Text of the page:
• Devils Hole Trail: The 1.5-mile Devils Hole Trail is aptly named for the 1160-foot drop it makes through hardwood trees and heady flowering shrubs. You’ll cross a small stream at the base before climbing to the cliff top that descends into the Linville River. For those who like to cool off after a hike, you may be able to wade across the river to pick up the Linville Gorge Trail, depending on the water level.
  • Table Rock Summit Trail: If you’re chasing that “King or Queen of the World” high, the Table Rock Summit Trail features a 360-degree view of the Linville Gorge from the almost-4,000-feet-high summit of Table Rock. Insider Tip: If you’re a birder, then plan this hike for between September and October when tens of thousands of broad-winged, red-tail, and sharp-shinned hawks soar overhead during the spectacular annual hawk migration! You might even see ospreys, turkey vultures, and bald eagles. Peak hawk-viewing is from September 20 – 30.
  • Spence Ridge Trail: The first half mile or so of this trail follows an old logging road, making for an easier, level start to your trek. At the end of this 1.75-mile trail, hikers can cross the Linville River to it's western bank where it intersects with the Linville Gorge Trail.
  • Shortoff Mountain Trail: The 8-mile-long Shortoff Mountain Trail is another heavily traveled trail for a very good reason. It’s a dramatic ridgeline trail with views of the Piedmont flatlands on one side and the majestic Appalachian Mountains on the other. On a clear day you can even see beautiful Lake James in the distance.

Note: If you’d prefer to explore the Gorge with an expert, there are several outfitter guides in the area who will take you rock climbing and to other activities.

Camping in Linville Gorge Wilderness Area


If you’re planning to camp in the Linville Gorge Wilderness Area on a weekend or holiday from May to October, you’ll need a camping pass. The passes are free but carry a $6 transaction fee. This will allow you to stay up to 3 consecutive days and 2 nights, but you are only permitted for 1 weekend per month. You can purchase a pass online.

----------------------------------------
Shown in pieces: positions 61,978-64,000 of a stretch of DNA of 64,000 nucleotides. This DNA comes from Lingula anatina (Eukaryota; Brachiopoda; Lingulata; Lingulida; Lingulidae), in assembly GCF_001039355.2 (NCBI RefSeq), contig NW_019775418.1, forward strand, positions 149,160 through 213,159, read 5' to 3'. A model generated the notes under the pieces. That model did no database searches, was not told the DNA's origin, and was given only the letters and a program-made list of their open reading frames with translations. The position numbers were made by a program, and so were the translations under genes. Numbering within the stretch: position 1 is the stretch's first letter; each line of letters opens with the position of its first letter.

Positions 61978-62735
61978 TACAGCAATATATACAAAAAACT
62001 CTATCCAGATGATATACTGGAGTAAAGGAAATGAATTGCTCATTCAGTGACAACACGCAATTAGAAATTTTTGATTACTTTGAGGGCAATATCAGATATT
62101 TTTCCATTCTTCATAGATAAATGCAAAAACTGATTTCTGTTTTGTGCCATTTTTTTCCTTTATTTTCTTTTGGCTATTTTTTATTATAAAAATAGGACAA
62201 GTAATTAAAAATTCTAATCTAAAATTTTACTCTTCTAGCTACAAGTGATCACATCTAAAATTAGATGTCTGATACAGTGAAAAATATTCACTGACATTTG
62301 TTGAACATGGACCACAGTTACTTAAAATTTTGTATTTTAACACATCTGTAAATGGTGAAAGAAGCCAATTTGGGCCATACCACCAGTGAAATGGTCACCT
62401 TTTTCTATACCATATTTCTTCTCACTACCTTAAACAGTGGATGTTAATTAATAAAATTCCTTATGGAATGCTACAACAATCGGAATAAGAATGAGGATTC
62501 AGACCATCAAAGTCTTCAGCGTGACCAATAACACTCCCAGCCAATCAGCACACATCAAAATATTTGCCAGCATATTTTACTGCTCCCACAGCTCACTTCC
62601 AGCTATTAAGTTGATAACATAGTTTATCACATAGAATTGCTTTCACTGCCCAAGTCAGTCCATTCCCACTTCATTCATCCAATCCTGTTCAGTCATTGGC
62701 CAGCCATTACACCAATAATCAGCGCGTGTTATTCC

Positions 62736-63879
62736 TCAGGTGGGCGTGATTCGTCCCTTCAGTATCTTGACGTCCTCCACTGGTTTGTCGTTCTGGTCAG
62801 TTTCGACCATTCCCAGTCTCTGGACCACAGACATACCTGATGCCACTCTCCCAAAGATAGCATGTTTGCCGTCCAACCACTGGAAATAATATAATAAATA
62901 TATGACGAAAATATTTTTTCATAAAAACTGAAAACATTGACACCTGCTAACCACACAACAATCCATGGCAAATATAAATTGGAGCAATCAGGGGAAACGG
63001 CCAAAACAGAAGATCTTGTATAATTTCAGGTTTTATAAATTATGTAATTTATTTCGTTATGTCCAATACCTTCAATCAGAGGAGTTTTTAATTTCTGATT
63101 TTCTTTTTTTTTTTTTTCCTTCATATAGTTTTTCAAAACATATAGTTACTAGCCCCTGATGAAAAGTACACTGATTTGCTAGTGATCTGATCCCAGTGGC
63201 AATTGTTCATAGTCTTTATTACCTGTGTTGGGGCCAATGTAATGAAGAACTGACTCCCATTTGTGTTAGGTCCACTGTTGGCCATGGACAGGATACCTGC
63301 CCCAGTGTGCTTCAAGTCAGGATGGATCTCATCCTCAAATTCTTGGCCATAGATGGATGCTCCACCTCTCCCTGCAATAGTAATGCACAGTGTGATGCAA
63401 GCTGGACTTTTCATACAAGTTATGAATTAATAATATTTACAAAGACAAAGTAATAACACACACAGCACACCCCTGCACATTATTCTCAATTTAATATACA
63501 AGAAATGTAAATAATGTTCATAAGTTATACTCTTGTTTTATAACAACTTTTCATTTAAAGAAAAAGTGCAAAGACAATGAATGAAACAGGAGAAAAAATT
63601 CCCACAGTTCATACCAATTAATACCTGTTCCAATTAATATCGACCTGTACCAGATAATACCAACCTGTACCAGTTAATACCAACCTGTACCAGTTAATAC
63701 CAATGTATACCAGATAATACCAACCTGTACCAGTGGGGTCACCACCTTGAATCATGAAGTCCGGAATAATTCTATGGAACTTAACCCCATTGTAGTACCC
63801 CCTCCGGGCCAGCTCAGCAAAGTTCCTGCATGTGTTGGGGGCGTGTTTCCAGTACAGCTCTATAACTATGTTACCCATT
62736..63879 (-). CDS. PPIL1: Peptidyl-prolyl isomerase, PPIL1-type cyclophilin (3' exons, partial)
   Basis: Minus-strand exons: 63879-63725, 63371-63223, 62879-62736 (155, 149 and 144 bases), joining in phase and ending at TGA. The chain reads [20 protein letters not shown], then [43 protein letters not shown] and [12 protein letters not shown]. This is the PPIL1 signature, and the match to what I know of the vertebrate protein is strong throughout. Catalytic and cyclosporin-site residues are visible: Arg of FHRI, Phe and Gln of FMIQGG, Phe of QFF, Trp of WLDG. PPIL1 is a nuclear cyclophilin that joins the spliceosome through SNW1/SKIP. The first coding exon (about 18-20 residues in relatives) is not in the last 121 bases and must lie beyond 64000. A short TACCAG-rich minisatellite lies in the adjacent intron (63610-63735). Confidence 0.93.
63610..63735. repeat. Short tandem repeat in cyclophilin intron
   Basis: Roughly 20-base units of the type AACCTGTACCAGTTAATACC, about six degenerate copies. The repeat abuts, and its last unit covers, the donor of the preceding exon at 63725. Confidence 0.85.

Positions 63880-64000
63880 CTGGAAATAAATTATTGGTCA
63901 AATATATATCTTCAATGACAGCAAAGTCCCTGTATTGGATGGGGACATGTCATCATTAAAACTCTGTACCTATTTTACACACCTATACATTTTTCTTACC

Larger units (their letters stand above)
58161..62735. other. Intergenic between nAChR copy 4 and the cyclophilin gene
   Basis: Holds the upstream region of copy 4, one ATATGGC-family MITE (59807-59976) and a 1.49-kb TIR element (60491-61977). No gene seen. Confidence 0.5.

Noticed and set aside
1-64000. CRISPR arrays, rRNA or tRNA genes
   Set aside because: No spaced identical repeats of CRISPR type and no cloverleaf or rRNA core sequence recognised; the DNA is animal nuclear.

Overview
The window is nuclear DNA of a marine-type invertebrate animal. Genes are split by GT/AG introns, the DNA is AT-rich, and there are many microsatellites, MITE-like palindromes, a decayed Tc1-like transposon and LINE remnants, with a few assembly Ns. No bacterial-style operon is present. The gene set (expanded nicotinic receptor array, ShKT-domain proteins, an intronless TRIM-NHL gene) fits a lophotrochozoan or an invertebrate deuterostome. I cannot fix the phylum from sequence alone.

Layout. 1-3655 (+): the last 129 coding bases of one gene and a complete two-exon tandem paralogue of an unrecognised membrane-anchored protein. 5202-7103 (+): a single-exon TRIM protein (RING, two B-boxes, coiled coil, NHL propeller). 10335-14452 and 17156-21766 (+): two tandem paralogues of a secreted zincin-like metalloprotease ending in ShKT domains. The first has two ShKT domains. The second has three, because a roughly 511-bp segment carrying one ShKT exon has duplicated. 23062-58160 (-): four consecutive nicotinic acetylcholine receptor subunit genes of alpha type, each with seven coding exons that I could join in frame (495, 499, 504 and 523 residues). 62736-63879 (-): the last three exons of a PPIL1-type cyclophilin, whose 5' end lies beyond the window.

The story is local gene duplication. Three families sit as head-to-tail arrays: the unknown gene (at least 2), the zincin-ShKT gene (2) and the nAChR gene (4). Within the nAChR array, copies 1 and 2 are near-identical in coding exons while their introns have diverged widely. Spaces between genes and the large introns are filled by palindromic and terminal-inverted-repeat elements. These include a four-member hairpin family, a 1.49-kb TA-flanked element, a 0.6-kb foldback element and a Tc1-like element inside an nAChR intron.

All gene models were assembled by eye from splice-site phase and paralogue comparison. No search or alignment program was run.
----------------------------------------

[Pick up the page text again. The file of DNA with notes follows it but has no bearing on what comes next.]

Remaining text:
No mechanical transport of any kind is allowed and you may not remove any plants, stones, or moss when you leave. Of course, you’ll need to carry out everything you carried in, leaving no trace of your stay.

Only 50 people are allowed overnight camping on weekends and holidays in the Gorge, so you’ll need to plan ahead. Seventy percent of the quota is available on the first day of the prior month, and the other 30% is available for reservations each Wednesday at 10am ET for the coming weekend.

The Gorge’s eastern rim has some desirable campsites on-trail near the summits of Table Rock Mountain, Shortoff Mountain, and Hawksbill Mountain. There are also scattered campsites along the graveled Forest Service Road 210 and near the Hawksbill trailhead that offer fire rings and tent pads. Additional campsites are also available near the Spence Ridge parking area, but they are primitive.

You can also check out the Linville Campground, a 70-site campground convenient to Linville Falls. They offer flush toilets and seasonal availability of onsite staff, firewood, trash, a dump station, potable water, an amphitheater, and food storage lockers (a must in bear country!)

For information on other places to stay, the Linville Falls community, and Linville Falls attractions, please click here.